Inside Story: Cannes You Fix It?; This Week the Glitterati Descend on Cannes, Armed with Glitz, Glamour and Those All-Important Party Survival skills.(Features)

Article excerpt

Byline: Interviews: Jennifer Rodger

These two hardened film festival pros tell us how to survive the Cannes circuit...

The publicity officer

Liz Miller is the international marketing executive at McDonald & Rutter

`For the last 13 years I've gone to the French Riviera to chat about movies for 11 days each May. It sounds so glamorous, but Cannes is more like a war zone - and I go armed with between six and 10 films to publicise. I'll talk to journalists, arrange interviews for actors and directors and host parties. I usually only see the celebrities to give them their work schedule. Meeting them for the first time can be daunting, so of course it makes all the difference when I get along with my `charges'. For example, Emily Watson is a good friend of mine.

During the festival, my idea of dinner is a goujon swiped from a passing tray and I'd call four hours sleep pretty good. From day one, it's go, go, go. Journalists from all around the world sweep through the doors of my company's villa asking me who they can interview. I enjoy this bit most, especially persuading them to interview an up-and-coming actor. I look at an A-list actor as too easy. For example, this year I won't need to hard-sell Robert Carlyle, who's a peach, or Kathy Burke in Once Upon a Time in the Midlands. So I tell the journalists they can have a household name as well as a newcomer from each film.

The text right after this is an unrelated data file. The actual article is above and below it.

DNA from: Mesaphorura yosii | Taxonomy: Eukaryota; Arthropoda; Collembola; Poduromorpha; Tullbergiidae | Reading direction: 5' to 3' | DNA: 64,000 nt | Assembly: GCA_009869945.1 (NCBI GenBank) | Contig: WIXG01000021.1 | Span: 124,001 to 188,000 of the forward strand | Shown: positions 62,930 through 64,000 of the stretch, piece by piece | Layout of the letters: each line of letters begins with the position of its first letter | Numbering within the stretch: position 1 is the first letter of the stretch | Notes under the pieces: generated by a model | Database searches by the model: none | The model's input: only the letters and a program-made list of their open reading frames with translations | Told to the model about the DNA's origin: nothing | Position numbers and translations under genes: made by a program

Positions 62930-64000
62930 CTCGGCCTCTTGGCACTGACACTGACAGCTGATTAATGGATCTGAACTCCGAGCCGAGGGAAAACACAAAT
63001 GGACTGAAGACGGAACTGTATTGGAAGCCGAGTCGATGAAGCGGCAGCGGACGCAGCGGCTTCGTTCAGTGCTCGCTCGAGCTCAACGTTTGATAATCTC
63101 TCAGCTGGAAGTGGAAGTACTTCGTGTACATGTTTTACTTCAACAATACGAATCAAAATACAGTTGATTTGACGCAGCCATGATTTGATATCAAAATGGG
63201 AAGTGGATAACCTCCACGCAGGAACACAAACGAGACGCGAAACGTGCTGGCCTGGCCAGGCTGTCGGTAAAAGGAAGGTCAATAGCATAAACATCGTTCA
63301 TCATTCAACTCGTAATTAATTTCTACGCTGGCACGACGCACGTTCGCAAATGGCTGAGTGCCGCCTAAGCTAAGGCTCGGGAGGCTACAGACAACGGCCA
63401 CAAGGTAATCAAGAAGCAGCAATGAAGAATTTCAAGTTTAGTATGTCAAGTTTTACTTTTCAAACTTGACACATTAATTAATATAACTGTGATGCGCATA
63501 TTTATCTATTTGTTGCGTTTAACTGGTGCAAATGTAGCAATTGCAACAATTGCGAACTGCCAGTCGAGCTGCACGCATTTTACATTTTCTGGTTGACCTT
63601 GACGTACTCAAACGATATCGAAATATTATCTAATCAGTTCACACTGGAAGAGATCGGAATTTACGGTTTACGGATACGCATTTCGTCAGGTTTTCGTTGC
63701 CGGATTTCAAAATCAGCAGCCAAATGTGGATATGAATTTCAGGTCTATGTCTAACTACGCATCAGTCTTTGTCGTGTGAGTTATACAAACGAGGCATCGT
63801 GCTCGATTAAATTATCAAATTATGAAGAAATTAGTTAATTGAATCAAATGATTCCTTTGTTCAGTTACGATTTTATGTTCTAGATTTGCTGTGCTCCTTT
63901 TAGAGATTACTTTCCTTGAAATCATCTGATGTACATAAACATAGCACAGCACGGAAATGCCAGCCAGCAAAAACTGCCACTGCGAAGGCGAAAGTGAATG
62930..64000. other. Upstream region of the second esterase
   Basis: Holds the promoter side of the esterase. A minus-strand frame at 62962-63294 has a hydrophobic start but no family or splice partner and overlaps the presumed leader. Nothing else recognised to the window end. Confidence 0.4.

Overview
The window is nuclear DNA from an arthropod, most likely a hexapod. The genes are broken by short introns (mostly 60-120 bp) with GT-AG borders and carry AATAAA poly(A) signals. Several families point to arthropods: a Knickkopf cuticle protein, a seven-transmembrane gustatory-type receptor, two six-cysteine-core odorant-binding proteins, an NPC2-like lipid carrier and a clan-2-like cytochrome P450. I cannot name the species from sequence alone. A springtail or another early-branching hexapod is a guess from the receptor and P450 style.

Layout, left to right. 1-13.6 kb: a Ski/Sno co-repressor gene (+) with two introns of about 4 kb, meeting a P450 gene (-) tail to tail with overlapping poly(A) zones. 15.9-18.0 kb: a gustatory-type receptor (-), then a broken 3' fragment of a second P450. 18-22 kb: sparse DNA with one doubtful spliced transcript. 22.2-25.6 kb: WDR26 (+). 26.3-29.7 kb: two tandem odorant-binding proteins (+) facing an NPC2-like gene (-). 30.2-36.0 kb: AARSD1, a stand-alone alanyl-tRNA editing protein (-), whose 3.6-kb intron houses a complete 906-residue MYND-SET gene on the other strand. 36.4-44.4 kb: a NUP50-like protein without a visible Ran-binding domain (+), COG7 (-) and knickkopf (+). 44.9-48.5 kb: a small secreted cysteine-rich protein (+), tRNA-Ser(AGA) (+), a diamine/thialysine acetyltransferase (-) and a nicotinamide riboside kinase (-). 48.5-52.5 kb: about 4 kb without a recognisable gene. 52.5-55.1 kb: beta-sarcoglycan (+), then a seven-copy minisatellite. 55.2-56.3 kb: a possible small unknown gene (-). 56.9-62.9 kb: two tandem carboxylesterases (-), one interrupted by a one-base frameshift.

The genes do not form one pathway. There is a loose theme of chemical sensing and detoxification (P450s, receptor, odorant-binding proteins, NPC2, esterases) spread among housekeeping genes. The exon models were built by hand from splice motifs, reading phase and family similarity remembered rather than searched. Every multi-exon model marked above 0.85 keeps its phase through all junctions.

Most nights I host a party. There needs to be one party for each film and the stars from the film normally come.

I'm on the door all night with just the bouncers for company making sure the right people get in. I usually wear a simple black dress. In Cannes anything goes - even a bikini's acceptable in any place because it's a coastal town. But I'm under no illusions - in Cannes, unless you're famous or naked no-one notices you.

Celebrities are just here to get photographed entering a glamorous party or on the red carpet - but nowhere else. They're driven around in cars with smoked windows and they use strange entrances and exits, like the kitchens of restaurants. It's for security - I've seen one person notice a celebrity and five minutes later, there's a mob. Once, with Christopher Lambert, we faced a frighteningly huge mob of fans, so I hailed a passing yacht to take us to the nearest hotel docking space.

Of course, my job does have its perks - incredible parties and insider gossip. I was one of a handful of people who knew Bjork had won the Best Actress prize for Dancer in the Dark two years ago, so I had to hide her in a hotel until the official announcement was made. She was so excited - I think she's adorable.

I like to think of myself as being a mother hen to the actors. They turn to publicists like me to get them anything they need. Alright, it's only show business, but I like it.'

The film buyer

Laura de Casto, 36, is managing director of Metro Tartan Distribution

`I always take an empty suitcase to Cannes. …